|Publication number||US4558588 A|
|Application number||US 06/598,001|
|Publication date||Dec 17, 1985|
|Filing date||Apr 9, 1984|
|Priority date||Apr 15, 1983|
|Also published as||DE3466289D1, EP0123608A1, EP0123608B1|
|Publication number||06598001, 598001, US 4558588 A, US 4558588A, US-A-4558588, US4558588 A, US4558588A|
|Inventors||Paul Beaudoin, Pierre Maronne|
|Original Assignee||Societe Francaise De Services S.A.|
|Export Citation||BiBTeX, EndNote, RefMan|
|Patent Citations (6), Referenced by (19), Classifications (4), Legal Events (4)|
|External Links: USPTO, USPTO Assignment, Espacenet|
The invention relates to viscosity meters of the type having a probe consisting of a straight needle which is adapted to be partially immersed in the fluid whose viscosity is to be measured. An intermediate portion of the needle is secured against movement to constitute a node and a portion of the needle remote from the immersed portion is provided with drive means for vibrating the needle transversally and with pick up means for delivering a signal representative of the amplitude of the vibration.
Viscosity meters of the above-defined type have been known for score of years (French No. 899,057). However, it was found that they are not suitable for use when a high accuracy is required or/and under circumstances where the viscosity may vary in a substantial range; consequently U-shaped probes rather than needles are used in the present day mechanical vibration viscosity meters (French No. 2,353,847). On the other hand, the increased complexity of the viscosity meters using a U-shaped probe represents a definite drawback.
The inventors have now found that the main deficiencies of the prior art needle type viscosity meters may in fact be removed if they are driven at the natural or resonance frequency of the needle; a difficulty then occurs, which is the variation of that frequency if the length of the immersed portion or the viscosity changes.
It is an object of the invention to provide a viscosity meter which retains the simplicity in design associated with a needle probe and substantially improves upon the accuracy, ease of use and range of operation of the prior art viscosity meters. It is an ancillary object to provide a viscosity meter whose response may be rendered substantially independent of the temperature variation in a broad range.
For that purpose, the needle is arranged to be vibrated by a stationary drive coil fed with an A.C. energizing current by an electric circuit connected to receive a signal from the pick up means at the vibrating frequency and including a feedback loop arranged to adjust the frequency of the A.C current at the natural frequency of the needle. The driving coil cooperates with a ferromagnetic element, typically a permanent magnet, carried by the needle.
Experience has shown that the response of a viscosity meter according to the invention is such that it is suitable for use in a very wide viscosity range, typically of from 1 to 10 cpo. An ancillary advantage is a life duration much increased as compared with the systems in which a probe is oscillated by a rotating cam and follower mechanism.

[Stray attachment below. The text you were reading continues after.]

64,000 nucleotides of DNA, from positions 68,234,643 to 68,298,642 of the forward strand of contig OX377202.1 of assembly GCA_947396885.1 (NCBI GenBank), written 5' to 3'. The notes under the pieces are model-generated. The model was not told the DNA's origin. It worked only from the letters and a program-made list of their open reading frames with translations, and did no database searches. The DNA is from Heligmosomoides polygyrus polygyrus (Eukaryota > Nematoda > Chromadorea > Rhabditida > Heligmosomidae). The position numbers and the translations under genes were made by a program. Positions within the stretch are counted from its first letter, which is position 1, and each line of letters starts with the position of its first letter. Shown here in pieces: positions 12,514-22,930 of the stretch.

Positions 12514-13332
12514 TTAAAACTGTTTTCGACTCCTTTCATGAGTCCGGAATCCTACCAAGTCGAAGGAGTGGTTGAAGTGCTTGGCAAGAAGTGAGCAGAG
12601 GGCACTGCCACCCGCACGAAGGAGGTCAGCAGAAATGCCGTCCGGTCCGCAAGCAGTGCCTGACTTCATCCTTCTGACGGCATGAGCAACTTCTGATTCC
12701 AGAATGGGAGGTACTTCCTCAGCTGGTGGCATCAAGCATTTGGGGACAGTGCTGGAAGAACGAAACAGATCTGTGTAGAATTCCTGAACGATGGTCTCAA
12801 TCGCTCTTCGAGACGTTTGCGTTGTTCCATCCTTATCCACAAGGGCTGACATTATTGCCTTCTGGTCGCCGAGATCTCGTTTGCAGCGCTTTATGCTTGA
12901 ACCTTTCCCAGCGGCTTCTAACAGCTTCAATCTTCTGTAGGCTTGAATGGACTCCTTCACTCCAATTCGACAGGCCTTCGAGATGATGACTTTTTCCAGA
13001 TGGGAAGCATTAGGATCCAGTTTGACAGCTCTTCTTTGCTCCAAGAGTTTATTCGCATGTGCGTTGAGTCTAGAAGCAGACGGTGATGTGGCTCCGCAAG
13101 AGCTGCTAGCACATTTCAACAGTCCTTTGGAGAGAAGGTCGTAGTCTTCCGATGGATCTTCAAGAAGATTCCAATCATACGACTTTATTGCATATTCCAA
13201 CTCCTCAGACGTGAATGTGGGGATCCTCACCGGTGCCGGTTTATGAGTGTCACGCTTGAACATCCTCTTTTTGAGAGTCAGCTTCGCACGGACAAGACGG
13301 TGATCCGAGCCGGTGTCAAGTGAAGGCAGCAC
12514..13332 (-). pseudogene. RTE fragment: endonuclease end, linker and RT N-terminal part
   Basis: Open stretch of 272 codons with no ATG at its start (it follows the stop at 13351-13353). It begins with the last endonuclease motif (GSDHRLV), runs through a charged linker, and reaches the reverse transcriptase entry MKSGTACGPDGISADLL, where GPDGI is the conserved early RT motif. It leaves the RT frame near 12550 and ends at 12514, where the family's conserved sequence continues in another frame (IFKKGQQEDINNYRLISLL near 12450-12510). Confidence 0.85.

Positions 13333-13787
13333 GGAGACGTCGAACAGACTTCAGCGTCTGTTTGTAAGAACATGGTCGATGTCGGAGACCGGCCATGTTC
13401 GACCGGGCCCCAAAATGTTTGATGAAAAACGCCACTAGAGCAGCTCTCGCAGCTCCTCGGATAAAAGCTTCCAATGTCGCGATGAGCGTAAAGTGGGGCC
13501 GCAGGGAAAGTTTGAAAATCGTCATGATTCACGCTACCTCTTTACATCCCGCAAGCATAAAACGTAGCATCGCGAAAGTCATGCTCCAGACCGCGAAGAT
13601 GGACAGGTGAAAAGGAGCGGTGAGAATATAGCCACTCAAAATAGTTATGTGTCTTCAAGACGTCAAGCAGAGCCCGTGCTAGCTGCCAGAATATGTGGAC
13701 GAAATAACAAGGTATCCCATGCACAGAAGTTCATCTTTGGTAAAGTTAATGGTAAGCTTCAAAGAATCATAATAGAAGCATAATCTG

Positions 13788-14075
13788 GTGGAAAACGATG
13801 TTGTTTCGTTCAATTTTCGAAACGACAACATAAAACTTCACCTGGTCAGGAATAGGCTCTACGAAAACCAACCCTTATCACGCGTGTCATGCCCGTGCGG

The needle will typically be secured in an end wall of a tube section whose opposite end is secured to a stationary plate. Then the vibration node will usually be between the ends of the tube section.
A measure of the viscosity of the fluid may be the magnitude of an electric signal delivered by the pick up means when a predetermined electrical power is applied to the drive coil. There exists pick up means (e.g. Hall elements) which provide a voltage which is in direct relation to the amount of vibration. In another embodiment, the electrical current applied to the drive means is adjusted for maintaining the amplitude of the output from the pick up means at a constant value and the power is measured for providing an indication of the viscosity.
The output from the pick up means, as well as the movement of the needle is approximately sine shaped. It is however preferable to deliver a square wave signal to the coil. It can be generated by amplifying and clipping the signal delivered by the pick up. With that approach, the vibration starts without an external action when power is applied.
FIG. 1 is a schematic representation of the mechanical part of a viscosity meter according to an embodiment of the invention, in cross section along an axial plane;
FIG. 2 is a block diagram of the energizing and measuring circuit of the viscosity meter of FIG. 1;
FIGS. 3 and 4 are block diagrams illustrating possible modifications of FIG. 2.
Referring to FIG. 1, the mechanical parts of a viscosity meter comprise a base member 10 adapted to be secured onto a vessel or pipe containing the liquid or pasteous product whose viscosity is to be measured. A tube 12 of resilient metal (typically of stainless steel) is secured in an axial opening of the base member by appropriate means, for instance by force fitting and welding. A cylindrical needle 14 located along the axis of tube 12 projects from both ends of the tube 12. An intermediate portion of the needle is secured to an end portion of the tube remote from the base member. The rod may be secured by silver welding or electron beam welding. Means are provided for inducing a transversal flexure vibratory movement of the asembly 16 consisting of needle 14 and tube 12, which will thereafter be referred to as a rod. As shown, the means for driving the rod into oscillation comprises a permanent magnet 18 carried by the end of the rod which is remote from the portion adapted to be dipped into the product. Magnet 18 is located in the air gap of an electromagnet 20 having a driving coil 22 and carried by a frame 24 fixed to the base plate 10. The frame 24 also carries a displacement pick up 26, which may be a Hall probe cooperating with a magnet 28 carried by the needle. The magnets may be carried by a cap retained on the needle by a screw.
A protective casing 30 removably connected to the base plate 10 accomodates the mechanical components. The casing is formed with an opening through which the electrical components are connected to outside circuits. A finned sleeve 34 may be located around the casing for heat dispersal.